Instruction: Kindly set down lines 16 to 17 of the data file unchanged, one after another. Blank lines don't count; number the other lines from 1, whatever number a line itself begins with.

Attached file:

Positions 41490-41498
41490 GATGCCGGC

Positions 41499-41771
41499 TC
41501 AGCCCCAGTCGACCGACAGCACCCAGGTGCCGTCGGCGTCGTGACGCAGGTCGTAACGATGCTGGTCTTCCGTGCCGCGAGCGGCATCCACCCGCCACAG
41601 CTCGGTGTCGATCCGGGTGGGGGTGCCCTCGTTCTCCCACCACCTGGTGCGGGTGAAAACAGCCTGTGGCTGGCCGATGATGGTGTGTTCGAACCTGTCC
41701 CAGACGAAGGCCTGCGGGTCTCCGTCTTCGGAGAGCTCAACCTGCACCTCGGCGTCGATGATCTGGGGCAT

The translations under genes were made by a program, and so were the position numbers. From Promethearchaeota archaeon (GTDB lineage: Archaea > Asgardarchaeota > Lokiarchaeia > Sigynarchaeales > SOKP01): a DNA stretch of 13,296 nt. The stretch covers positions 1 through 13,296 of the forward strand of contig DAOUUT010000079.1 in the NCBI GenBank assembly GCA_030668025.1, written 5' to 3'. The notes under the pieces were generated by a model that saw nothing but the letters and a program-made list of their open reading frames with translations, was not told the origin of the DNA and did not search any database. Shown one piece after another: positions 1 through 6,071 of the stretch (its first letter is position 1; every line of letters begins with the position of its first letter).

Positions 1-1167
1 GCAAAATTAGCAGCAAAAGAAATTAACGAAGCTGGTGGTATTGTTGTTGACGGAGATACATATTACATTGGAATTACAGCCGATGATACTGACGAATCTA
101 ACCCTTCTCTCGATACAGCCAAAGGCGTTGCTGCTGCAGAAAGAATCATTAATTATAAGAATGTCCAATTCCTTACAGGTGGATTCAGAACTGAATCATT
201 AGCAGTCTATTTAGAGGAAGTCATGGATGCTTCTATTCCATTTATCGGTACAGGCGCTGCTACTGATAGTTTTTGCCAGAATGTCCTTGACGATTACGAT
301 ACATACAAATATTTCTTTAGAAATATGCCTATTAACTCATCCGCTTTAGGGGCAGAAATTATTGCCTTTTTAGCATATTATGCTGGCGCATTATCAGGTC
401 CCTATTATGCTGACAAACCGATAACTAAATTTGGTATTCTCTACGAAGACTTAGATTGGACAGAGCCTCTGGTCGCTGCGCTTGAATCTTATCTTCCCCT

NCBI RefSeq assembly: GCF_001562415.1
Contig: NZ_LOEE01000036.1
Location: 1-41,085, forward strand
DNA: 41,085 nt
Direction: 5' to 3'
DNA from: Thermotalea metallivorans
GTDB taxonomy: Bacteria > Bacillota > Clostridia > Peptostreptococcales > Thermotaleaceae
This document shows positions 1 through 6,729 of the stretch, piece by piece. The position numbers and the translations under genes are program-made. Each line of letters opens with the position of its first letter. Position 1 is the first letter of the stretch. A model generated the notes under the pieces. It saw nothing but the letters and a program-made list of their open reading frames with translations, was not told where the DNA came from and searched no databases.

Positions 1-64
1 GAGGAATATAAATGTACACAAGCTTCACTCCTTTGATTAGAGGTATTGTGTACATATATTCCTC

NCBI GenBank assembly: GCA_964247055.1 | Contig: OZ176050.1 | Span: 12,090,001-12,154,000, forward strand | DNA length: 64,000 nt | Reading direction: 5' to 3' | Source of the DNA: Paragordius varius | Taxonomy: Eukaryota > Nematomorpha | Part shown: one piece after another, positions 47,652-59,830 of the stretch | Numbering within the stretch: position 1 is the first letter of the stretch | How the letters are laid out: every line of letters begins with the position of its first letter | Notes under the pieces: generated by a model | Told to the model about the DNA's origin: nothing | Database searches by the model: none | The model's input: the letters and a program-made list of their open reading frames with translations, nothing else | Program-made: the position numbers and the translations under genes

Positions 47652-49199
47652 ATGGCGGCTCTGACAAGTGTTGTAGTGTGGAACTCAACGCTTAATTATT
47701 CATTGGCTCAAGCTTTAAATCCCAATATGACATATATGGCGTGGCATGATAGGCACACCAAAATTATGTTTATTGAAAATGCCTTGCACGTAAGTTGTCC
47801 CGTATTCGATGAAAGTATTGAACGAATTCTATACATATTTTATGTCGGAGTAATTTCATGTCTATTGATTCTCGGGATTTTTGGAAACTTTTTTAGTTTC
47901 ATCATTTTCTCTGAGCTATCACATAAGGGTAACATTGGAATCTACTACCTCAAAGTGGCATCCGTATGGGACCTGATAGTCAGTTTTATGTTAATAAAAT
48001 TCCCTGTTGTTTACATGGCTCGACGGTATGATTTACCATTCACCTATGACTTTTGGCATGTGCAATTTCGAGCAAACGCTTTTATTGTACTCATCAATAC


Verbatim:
Contig: NZ_LOEE01000036.1
Location: 1-41,085, forward strand